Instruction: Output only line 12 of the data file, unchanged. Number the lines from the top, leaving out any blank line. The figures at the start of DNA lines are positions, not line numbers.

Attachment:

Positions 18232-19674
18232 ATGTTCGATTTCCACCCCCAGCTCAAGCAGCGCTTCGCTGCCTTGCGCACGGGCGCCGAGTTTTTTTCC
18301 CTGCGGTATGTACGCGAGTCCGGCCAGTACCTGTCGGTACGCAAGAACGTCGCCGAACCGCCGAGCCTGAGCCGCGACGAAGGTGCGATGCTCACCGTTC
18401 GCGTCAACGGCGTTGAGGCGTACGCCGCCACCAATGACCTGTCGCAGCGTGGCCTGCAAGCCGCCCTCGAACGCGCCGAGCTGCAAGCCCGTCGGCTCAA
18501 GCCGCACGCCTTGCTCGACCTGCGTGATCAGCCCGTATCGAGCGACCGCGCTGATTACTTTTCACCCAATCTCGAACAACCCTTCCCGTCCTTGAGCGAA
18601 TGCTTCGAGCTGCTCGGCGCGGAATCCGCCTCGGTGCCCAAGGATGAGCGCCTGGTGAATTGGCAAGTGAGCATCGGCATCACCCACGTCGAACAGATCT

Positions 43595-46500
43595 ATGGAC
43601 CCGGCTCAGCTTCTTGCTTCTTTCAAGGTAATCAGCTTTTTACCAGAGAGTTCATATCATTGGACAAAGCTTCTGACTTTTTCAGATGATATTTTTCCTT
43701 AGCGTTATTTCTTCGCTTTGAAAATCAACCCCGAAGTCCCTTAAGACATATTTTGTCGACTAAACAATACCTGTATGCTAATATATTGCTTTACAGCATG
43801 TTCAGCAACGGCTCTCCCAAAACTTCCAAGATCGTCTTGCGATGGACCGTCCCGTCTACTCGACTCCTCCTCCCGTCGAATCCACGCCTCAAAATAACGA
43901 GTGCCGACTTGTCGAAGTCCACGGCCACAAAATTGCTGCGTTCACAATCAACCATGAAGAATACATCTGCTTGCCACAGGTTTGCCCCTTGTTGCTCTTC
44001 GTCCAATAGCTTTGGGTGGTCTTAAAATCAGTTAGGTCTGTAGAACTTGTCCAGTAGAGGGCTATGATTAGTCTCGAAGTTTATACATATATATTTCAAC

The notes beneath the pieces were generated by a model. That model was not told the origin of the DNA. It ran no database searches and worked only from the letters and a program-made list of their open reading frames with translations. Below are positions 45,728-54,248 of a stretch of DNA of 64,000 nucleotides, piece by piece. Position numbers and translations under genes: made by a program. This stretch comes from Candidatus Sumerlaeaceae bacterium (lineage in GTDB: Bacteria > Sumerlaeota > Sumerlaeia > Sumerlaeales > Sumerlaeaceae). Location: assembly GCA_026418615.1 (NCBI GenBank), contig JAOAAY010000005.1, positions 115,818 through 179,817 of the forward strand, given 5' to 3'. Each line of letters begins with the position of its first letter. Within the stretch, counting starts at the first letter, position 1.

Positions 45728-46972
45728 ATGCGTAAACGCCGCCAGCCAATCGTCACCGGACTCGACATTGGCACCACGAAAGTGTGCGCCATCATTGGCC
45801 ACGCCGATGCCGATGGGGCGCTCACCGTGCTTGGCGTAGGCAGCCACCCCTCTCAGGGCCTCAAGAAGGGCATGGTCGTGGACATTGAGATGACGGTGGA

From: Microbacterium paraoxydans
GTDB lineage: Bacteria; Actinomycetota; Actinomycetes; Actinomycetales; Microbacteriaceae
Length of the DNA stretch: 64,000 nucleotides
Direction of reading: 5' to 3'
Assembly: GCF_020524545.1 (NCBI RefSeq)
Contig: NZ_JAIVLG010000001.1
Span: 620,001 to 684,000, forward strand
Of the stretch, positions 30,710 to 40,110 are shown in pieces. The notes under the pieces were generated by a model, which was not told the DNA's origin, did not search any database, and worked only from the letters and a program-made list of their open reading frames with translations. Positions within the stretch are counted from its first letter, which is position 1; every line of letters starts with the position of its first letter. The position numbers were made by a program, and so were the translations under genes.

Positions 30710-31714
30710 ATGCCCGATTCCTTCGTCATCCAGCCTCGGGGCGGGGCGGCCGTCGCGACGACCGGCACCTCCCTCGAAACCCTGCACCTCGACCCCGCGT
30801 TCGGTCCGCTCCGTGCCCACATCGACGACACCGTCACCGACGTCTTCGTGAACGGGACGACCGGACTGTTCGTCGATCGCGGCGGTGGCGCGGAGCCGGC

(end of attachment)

43901 GTGCCGACTTGTCGAAGTCCACGGCCACAAAATTGCTGCGTTCACAATCAACCATGAAGAATACATCTGCTTGCCACAGGTTTGCCCCTTGTTGCTCTTC